I’ve never read any Jack Kerouac but if I did, I imagine it might be a bit like Sion Smith’s CITIES OF THE DEAD. Beat Poetry, to me, sounds like a sort of noirish slam on regular poetry and that’s kind of what’s going on in this book. It’s like hard-boiled travel writing. Like the author, Sion Smith, has captured the true feelings of the various cities he visits – their hopes and fears and dirty secrets – and he’s telling us about it in a language we can all understand.
It’s like that bloke, Jonathan Pie, who does the satire news reader thing, you know the one. He’s on Youtube and he’ll deliver the news like it’s usually delivered and then it cuts to his ‘off camera’ rant where he tells you what he really thinks. CITIES is like that, in a way: the bits of the travel guide that Smith put together after hours in his dimly lit hotel room – banged out on an old typewriter, cigarette dangling from his lips.
It’s primarily historical figures Smith’s interested in with the cities he visits – dead people – but always from a completely fresh angle, again digging deeper than what’s in your average guide. And then there’s the living characters he meets along the way – damaged people who seem, at least to me, somewhat dead themselves, ghostly and ethereal in their interactions.
CITIES OF THE DEAD is the elegant, accessible and emotionally engaging story of a man on a different type of journey. And it’s one which the reader can feel part of, too. So, grab your hat and climb on board – it’s going to be a rocky ride but, trust me, well worth it in the end.
BUY CITIES OF THE DEAD
I’ve always been tempted by the Star Wars tie-in novels or Extended Universe, as it is known by fans. I even dipped my toe into the water, trying one of the X-Wing novels but, to be honest, while there was nothing at all wrong with the writing, I felt the story required you to have at least some knowledge of the many, many books and comics and games and whatever else that had gone before it. So while Disney’s decision to reboot the EU, rendering its back catalogue as ‘legends’ and releasing its own slew of canonical novels, was understandably met with derision by many fans, it was an opportunity for people like me to reconnect. And reconnect I have.
The long-awaited 7th chapter of the Star Wars saga brings old characters and new together in an epic adventure sure to excite fans a lot more than the prequels of ten, fifteen years ago. We went into this movie expecting a lot and, for the most part, the movie delivered. But what about the book?
I’ve been a fan of Alan Dean Foster ever since reading his novelisation of Alien 3 back in the day. With a dramatic change of pace, the film proved to be divisive among fans of that series and yet Foser seemed to relish the chance to commit its somewhat muted story to print, lending characters such as Charles Dance’s Clemens more definition than even the movie offered. And that should be the job of the novelist – to breathe even more life into those characters onscreen, to offer fans a greater insight to their actions and motivations, their hopes and fears. And here, in The Force Awakens, Foster does it brilliantly.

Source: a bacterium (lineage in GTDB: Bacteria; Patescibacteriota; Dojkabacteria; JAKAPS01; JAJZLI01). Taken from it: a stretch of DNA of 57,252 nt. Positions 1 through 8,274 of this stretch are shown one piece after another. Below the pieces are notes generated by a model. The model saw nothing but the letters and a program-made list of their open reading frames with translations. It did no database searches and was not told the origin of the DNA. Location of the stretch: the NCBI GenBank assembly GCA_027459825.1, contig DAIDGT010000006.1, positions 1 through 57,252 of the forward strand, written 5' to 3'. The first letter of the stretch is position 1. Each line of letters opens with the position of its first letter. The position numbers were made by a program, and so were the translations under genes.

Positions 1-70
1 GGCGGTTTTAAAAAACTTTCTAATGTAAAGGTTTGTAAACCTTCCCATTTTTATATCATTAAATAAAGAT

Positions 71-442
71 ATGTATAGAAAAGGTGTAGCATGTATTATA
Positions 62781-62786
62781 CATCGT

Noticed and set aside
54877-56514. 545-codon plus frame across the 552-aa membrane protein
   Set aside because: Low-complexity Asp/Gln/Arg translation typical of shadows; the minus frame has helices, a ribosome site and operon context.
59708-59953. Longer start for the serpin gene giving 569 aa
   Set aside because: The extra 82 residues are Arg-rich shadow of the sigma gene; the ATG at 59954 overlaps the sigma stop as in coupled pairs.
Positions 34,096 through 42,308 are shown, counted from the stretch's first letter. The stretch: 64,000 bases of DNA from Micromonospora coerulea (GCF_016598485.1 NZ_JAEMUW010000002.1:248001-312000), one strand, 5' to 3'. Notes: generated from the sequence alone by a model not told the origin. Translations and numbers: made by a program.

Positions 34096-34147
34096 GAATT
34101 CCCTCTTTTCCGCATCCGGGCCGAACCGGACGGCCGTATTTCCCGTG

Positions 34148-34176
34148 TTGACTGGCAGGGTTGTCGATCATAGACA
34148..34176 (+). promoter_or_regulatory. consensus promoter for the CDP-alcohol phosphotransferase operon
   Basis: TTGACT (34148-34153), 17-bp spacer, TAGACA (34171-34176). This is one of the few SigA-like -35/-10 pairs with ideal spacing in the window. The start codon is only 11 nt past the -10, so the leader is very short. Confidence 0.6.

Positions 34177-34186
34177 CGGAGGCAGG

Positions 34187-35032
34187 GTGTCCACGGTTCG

Listed as Book 1.5 in the Expanse series, the bestselling space opera by James S.A. Corey, The Butcher Of Anderson Station gives us the backstory of one of the most enigmatic characters from Leviathan Awakes (book 1 of the series). Depending on who you talk to, Fred Johnson of the Outer Planets Alliance is either a hero or a mass-murderer, freedom fighter or terrorist, and that sentence alone highlights some of the complexities around the man. This short e-novella (around 10 K words long) details Fred’s backstory and leaves us, as readers, to make up our own minds.
Written in the same engaging style as other Corey books, TBOAS will no doubt delight fans of the series and, being something of a self-contained story, might even serve as a good taster for newbies. Either way, with The Expanse TV series due to hit Netflix soon, there’s no better time to get onboard with the books.
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Military sci-fi is not a sub-genre I’ve been naturally drawn to – or so I’ve thought. Renowned for its emphasis on tech and less on character development than your standard space opera, it’s been something I’ve tended to shy away from. But then again, when I think about it, some of my favourite sci-fi stories have been military-based – and none of them could be accused of half-assing it when it comes to the characters. Case in point: Battlestar Galactica, its reboot being one of the most character-rich sci-fi series out there.